Ten Things I Hate About Me

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9780545050562: Ten Things I Hate About Me

Randa Abdel-Fattah's novel about about finding your place in life . . . and learning to accept yourself and your culture is now in paperback!

"At school I'm Aussie-blonde Jamie -- one of the crowd. At home I'm Muslim Jamilah -- driven mad by my Stone Age dad. I should win an Oscar for my acting skills. But I can't keep it up for much longer..."

Jamie just wants to fit in. She doesn't want to be seen as a stereotypical Muslim girl, so she does everything possible to hide that part of herself. Even if it means pushing her friends away because she's afraid to let them know her dad forbids her from hanging out with boys or that she secretly loves to play the darabuka (Arabic drums).

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About the Author:

Randa Abdel-Fattah is an attorney, a writer, a chocoholic, and an active member in the interfaith community, as well as the campaign for Palestinian human rights. She is the author of the critically acclaimed novels DOES MY HEAD LOOK BIG IN THIS? and TEN THINGS I HATE ABOUT ME, both published by Orchard Books. She is also the author of the forthcoming middle-grade novel, WHERE THE STREETS HAD A NAME, published by Scholastic Press. Ms. Abdel-Fattah lives in Sydney, Australia, with her husband and their children.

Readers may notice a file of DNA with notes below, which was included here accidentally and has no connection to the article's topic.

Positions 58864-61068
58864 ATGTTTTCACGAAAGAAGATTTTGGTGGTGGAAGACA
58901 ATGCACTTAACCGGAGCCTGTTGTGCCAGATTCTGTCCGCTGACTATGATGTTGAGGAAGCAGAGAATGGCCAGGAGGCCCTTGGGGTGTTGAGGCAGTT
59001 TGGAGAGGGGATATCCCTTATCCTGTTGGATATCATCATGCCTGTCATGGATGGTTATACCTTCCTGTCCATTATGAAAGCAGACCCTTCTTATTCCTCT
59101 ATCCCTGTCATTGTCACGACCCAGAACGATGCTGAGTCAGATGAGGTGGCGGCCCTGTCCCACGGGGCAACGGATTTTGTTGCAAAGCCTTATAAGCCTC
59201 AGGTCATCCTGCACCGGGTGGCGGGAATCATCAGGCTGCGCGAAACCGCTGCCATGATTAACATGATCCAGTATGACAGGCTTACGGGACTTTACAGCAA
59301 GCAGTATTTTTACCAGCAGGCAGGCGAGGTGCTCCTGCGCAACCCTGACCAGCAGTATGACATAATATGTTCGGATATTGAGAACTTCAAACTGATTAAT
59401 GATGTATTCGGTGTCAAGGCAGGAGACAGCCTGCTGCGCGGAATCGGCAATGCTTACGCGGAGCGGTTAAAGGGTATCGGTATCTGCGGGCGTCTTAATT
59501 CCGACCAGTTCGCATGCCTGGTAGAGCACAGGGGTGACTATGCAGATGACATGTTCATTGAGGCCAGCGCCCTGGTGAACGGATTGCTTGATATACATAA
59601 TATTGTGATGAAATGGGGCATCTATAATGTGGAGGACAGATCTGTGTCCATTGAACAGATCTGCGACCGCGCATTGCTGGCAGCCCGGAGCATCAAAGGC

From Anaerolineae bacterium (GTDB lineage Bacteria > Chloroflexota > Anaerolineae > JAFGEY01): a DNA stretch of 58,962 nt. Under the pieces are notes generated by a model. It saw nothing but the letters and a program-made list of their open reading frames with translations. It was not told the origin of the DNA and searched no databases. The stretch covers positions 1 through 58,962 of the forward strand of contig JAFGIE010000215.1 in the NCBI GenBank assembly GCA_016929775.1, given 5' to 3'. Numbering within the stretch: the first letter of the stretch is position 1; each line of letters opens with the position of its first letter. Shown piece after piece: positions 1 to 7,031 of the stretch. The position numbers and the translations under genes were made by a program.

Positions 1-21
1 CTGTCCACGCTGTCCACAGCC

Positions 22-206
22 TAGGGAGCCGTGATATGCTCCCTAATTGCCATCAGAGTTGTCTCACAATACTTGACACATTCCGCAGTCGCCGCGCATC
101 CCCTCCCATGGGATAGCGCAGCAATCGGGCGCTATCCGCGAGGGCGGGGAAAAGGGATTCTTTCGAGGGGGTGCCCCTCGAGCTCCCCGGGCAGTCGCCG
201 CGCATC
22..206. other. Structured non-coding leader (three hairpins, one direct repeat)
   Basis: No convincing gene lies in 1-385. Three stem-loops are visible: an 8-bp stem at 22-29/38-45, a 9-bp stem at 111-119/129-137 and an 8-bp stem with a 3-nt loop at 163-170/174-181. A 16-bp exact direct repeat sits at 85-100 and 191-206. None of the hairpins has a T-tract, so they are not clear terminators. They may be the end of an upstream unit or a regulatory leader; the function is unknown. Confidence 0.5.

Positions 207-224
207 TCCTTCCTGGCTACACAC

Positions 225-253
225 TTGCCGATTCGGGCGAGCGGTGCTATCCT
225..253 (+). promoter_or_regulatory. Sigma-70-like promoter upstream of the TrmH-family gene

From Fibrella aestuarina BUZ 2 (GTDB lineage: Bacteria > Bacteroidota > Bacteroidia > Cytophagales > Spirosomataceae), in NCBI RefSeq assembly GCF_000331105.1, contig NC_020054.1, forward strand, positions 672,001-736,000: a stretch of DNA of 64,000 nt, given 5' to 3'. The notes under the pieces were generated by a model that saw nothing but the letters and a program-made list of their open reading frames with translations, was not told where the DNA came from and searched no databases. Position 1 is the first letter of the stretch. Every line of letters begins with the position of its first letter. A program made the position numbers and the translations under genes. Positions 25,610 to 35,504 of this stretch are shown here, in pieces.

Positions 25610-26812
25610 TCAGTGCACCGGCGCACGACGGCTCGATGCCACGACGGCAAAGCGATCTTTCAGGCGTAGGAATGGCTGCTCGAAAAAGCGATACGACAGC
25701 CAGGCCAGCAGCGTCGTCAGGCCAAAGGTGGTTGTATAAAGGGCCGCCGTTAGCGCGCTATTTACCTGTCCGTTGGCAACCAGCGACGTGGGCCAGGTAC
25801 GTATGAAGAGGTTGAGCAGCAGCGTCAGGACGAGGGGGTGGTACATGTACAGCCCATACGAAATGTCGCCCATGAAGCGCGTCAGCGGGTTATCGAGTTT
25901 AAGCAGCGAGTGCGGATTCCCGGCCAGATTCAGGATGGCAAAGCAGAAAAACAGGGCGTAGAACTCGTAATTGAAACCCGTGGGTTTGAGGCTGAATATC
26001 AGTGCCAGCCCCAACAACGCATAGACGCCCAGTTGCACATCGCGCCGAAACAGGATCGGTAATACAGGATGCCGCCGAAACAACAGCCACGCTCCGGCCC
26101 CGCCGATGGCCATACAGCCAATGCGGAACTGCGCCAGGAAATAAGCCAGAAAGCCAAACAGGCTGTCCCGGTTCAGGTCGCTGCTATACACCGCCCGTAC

From Publishers Weekly:

Jamilah Towfeek hides her Lebanese-Muslim background from the other kids at her Australian school "to avoid people assuming I fly planes into buildings as a hobby." She dyes her hair blonde, wears blue contacts and stands by when popular kids make racist remarks. Passing as "Jamie" is fraught with difficulties: she can't invite friends to her house, lies to cover up her widower dad's strict rules and reveals her true self only to an anonymous boy she meets online (her e-mail address is "Ten_Things_I_Hate_About_Me"). Tensions at home and school culminate when the band she plays in at her madrassa (Islamic school) is hired to perform at her 10th-grade formal. Abdel-Fattah (Does My Head Look Big in This?) follows a predictable pattern and uses familiar devices, such as the understanding teacher ("If [your friends] don't know the real you, then you've already lost them"). On the other hand, the author brings a welcome sense of humor to Jamilah's insights about her culture, and she is equally adept at more delicate scenes, for example, Jamilah's father recounting memories of Jamilah's mother. For all the defining details, Jamilah is a character teens will readily relate to. Ages 12–up. (Jan.)
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